Beach: I may be wrong, but I think a lot of developers lean toward game genres that they themselves enjoy. I’m not speaking for Stormin’, Matt, CJ and Oleg, but my guess is they all enjoy aviation and military history, things of that nature. At some point though, it may be worth more to them in terms of dollars to do something popular and mainstream even if their hearts remain with military sims. It would be interesting to hear how the developers feel.
BA_Dart: “Adapt or die.” Why have I always read that statement from the PC perspective? Let’s think about PC’s and Consoles just a minute from where they were to where they’re going. Consoles, until recently, didn’t have Internet capabilities. It was the realm of the PC, and one of the reasons the PC was a better way to play.
Consoles, until recently, didn’t have hard drives, which was a big plus for PC’s, as one could upgrade the software — patches, etc.
Consoles, until recently, didn’t have keyboards, which allowed the PC gamer to have more commands to use or program.
Consoles still don’t have mice without using emulation hardware.
Any takers that in the next few years they get them or, possibly, TrackIR’s instead?
It seems to me that every advance in consoles brings it more and more in line with the PC; it would seem the Console is adapting, fearing death, not the PC. I don’t think PC gaming will ever die, simply because it’s proving grounds for consoles. Just like flight sims are the proving grounds for PC games.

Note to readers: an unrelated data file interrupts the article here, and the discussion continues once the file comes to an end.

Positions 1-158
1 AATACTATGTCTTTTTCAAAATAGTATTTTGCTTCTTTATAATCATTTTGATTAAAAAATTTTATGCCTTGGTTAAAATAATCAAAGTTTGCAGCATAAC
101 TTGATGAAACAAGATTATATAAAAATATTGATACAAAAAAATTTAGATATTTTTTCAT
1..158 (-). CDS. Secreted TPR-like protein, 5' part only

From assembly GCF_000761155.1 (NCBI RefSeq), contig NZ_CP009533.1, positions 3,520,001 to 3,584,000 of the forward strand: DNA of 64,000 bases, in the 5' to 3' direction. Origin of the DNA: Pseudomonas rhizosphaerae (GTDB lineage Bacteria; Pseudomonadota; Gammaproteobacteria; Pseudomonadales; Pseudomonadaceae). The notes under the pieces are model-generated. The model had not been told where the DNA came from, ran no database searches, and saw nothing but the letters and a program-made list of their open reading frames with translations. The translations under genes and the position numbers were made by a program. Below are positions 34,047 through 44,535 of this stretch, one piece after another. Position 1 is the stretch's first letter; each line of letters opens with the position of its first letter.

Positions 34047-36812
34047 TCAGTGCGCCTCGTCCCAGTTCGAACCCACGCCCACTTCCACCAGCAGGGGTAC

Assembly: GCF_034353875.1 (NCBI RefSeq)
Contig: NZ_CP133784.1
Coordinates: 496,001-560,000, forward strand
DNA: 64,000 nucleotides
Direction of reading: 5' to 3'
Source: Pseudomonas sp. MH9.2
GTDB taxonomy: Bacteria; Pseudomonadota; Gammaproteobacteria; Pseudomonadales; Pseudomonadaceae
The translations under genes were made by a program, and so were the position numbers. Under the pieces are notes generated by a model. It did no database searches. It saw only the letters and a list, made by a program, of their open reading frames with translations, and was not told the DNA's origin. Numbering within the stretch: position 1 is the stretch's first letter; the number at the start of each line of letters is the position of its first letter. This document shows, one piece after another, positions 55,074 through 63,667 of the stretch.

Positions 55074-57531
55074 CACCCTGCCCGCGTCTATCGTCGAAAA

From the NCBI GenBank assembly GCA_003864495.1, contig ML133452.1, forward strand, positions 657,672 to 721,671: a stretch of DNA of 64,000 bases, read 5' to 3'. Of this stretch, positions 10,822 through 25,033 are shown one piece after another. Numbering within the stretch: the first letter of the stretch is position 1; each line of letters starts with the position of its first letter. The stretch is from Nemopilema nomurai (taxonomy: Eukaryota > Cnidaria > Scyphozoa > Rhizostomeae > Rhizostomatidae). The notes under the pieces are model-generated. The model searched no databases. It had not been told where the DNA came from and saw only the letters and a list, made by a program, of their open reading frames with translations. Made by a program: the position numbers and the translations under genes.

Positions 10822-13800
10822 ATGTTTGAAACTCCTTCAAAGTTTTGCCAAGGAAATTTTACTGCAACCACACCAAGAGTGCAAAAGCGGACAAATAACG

I must say I was rather shocked when reading the Half Life II forums before it came out. The systems an awful lot of players had were incredibly underpowered by flight sim standards. “Will HL2 run on my ATH750 with 256 RAM? Should I upgrade from my GF2 card?” Whoa. A flight simmer would use that system to host a TeamSpeak server, and little else. Or give it to their kid to play on. Which was probably the case for a lot of people posting on that forum!
Speaking from a flight sim perspective, the demographics of the player will keep the PC around as a very viable game platform. We tend to be older, fairly well off compared to our peers, one must have some fairly high disposable income to be seriously into flight sims, or very frugal and disciplined. Frugal and disciplined people typically wind up fairly well off compared to their peers, though, and use our gaming platform for a host of tasks.
Consoles are nice, but one can’t work from home on one, polishing up Excel spreadsheets, refining Word documents, and finishing PowerPoint presentations on a console. Yet. When one is finally able to do so, what has the Console become? A PC. With a TV hooked up to it instead of a monitor.
My son is nine years old, and because we don’t own a console system, is sometimes perplexed when he is somewhere and plays with one.
“Can I use the mouse and keyboard instead of the controller?”
“Okay, can we just save this and look at the Internet now?”
“Daddy, can you make it to where it’s not jaggy on the edges and brighter?”
“Can we make a movie of the game?”
When he’s able to do all of those things on a console, will it be a console? Or just a proprietary PC? As to SimHQ, I’d say stick with PC’s. There already are a zillion console review web sites, but when it comes to simulations, there’s only one that does such a good job of covering different genres of PC games and simulations, this one.
I’d hate for SimHQ to be a console review web site with some PC stuff on it — and half stepping on the console side would be exactly the same thing, but from the other perspective. Considering the glut of console review sites, I don’t know as SimHQ would be competitive in the field. Nor do I think the console culture of cheat codes and exploits would mesh well with the powers-that-be here.